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§12.1(b) Continuing Application Practice Transco Products, Inc. v. Performance Contracting, Inc., p. 711 Three types of continuing apps. 1) Continuation: Claims the same invention claimed in an earlier app, although there may be some variation in the scope of subject matter claimed. Has all of the benefits of the previous application. Keeps the clock running, and same arguments. 2) Divisional: Carved out of an earlier app which disclosed and claimed more than one independent invention, result is that divisional app claims only one or more, but not all of the independent inventions of the earlier app. Not done VOLUNTARILY; b/c you can be subject to double patent rejection. If INVOLUNTARY, then you cannot be subject to double patent rejection (i.e. the examiner saying your prior patent is the prior art and thus not patentable). WAIT until you get permission to file a divisional claim. It does not have to be filed immediately. It can be filed any time during the pendacy of the original case up until the day before the original patent is issued. 3) Continuation-in-part (CIP): continuing app. containing a portion or all of the disclosure of an earlier app together with added matter not present in that earlier app. Term ―parent‖ refers to immediately preceding app. Term ―original‖ refers to first in a chain of continuing apps. E.g first case claims all widgets, but the only examples are those w/ blue handles. Later I discover red handles are 3times better. I want to make sure may claims relate to the red handles. Add the additional claim of the red handle. The blue handle part continues as normal. The priority date (prior art date) of the blue is the original filing date; the red handle is when the red handle part was filed (not the day of blue). These terms are merely used for administrative convenience. By filing a continuation app. and paying the appropriate fee, an applicant purchases extra time for patent prosecution. The goal is more accurate and proper claiming of a previously disclosed invention without the necessity of an appeal. Divisional apps. If an app claims two or more independent inventions, may be required to be restricted to one invention. Purposes: 1) maintenance of integrity of PTO fee structure 2) PTO desires to limit the size of a particular patent instrument and ensure that examiners confine search and examination efforts to a particular tech. art CIP Claims that were present in the parent app are entitled to the filing date of the parent app but others must rely on filing date of the CIP CIPS are standard in US and Canada but nonexistent in other jurisdictions They differ from the other two because they contain new matter. CIPs have two uses: 1) If new matter represents an improvement, combining claims avoids double patenting 2) If at the time of the filing neither inventor nor PTO is aware of any intervening art, then CIP permits an applicant to preserve his ability to argue that he is entitled to the date of his parent app should it be necessary Merely because a claim in the daughter app is obvious from the disclosure of the parent does not permit the applicant in the daughter app to obtain the parent‘s filing date.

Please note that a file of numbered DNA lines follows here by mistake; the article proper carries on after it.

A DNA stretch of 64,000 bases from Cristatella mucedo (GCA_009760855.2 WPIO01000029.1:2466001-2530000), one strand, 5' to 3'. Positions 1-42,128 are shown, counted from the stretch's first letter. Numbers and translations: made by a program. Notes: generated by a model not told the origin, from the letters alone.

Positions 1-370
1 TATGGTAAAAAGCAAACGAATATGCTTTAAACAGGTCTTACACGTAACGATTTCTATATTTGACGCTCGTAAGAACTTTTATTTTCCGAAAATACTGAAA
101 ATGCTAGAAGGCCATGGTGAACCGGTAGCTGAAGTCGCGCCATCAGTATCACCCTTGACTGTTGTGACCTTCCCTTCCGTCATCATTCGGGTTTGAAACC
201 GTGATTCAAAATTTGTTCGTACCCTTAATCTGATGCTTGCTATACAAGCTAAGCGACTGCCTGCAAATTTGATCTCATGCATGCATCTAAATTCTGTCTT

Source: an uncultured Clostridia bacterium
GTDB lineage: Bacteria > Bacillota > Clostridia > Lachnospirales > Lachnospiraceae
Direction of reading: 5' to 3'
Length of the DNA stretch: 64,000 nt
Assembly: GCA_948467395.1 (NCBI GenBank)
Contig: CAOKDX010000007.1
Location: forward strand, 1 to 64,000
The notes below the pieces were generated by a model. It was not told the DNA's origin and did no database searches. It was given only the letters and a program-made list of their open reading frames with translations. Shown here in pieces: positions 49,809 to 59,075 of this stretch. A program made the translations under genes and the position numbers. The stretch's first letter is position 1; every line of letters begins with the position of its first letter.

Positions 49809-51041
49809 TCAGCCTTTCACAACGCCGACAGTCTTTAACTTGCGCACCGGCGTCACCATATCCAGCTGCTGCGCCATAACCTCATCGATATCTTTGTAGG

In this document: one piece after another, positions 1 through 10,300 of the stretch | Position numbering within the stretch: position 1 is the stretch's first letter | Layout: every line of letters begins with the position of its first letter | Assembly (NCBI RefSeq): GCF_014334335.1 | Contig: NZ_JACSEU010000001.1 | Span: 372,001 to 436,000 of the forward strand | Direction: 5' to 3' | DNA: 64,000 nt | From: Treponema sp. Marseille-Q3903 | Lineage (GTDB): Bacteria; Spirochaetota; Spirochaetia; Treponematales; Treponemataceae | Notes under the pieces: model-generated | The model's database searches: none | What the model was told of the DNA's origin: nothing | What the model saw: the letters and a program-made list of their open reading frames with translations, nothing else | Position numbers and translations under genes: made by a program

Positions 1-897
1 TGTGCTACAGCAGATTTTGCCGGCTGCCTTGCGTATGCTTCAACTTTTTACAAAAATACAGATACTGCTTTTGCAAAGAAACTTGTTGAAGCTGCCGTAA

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§12.1(c) US Patent Appeal and Petition Practice 1984, Board of Appeals and Board of Interferences merged to streamline and minimize jurisdictional disputes. Board is required to satisfy Rule 52(a) of Fed R. Civ. Proc. Board members are examiner-employees of PTO and ultimate authority rests with Commissioner. An unsuccessful petitioner may seek judicial review through a number of mechanisms including Admin. Procedure Act, 5 USCA 701-706; All Writs Act, 28 USCA 1651; or a civil action against Commissioner under 28 USCA 1338(a). Such actions may be brought in any US district court, with Fed Circuit as court of second instance. In adverse Board decision, must bring a civil action against Commissioner in US District Court for DC or file an appeal at the Court of Appeals for Fed Circuit. §12.1(d) Patent Term Formerly 17 years from date issued. As a result of Uruguay Round Agreements Act (URAA) 20 years from date issued. 20 years from earliest filing date defeats ―submarine‖ patents. Emerged from a series of concealed continuation apps, sometimes filed 30 or more years prior, to ―torpedo‖ industries that had developed in ignorance of pending apps. Two qualifications to 20 year rule 1) Patentees may obtain term extensions of 5 years due to delays caused by declaration of an interference, imposition of secrecy order, or successful pursuit of an appeal 2) Enjoyment of the full patent term subject to payment of maintenance fees. (after 4, 8, 12 years) §12.1(e) Patent Prosecution Abroad Unlike US, other patent systems have an 18 month publication of publishing filed patent apps. US maintains secrecy and if app is abandoned, no public disclosure is made. US allows an essentially unlimited prosecution, at least until 20 years pass from the filing date. Most other systems, must begin an appeal, not file continuing apps In Japan and Germany, rather than examine every app, they are merely published. Applicants and rd 3 parties must submit additional requests for a search and then examination of prior art. US is unique in that actual inventor files the app, rather than the assignee. §12.2 INVENTORSHIP Sole inventor – one who conceives of the essential elements of the invention Joint inventors – those who contribute ―even though (1) they did not physically work together or at the same time, (2) each did not make the same type or amount of contribution, or (3) each did not make a contribution to the subject matter of every claim of the patent.‖ 35 USC 116 Kimberly-Clark Corp. v. The Proctor & Gamble Distributing Co., -721 Disposable baby diapers. K-C and PG primary competitors. By early ‗80s, both had made improvements in disposable diapers but little progress in containing bowel movements (BM). ‗82- Kenneth Enloe of KC conceived idea of standup elasticized flaps inboard of the elasticized leg openings of the diaper. Led to Enloe patent, Nov 3, ‘87. Jan ‘85, Michael Lawson of PG conceived inner flaps. Filed app Oct 11,‘85 and issued Sep ‘87. Lawson was unaware of earlier work of PG employee Kenneth Buell, in ‘79 and ‘82 made diaper with inboard flaps. Buell was unaware of Lawson‘s work until ‘88 or ‘89. PG urges that Lawson patent was made jointly with Buell and Blevins, satisfying the joint inventor requirements of 35 USC 116.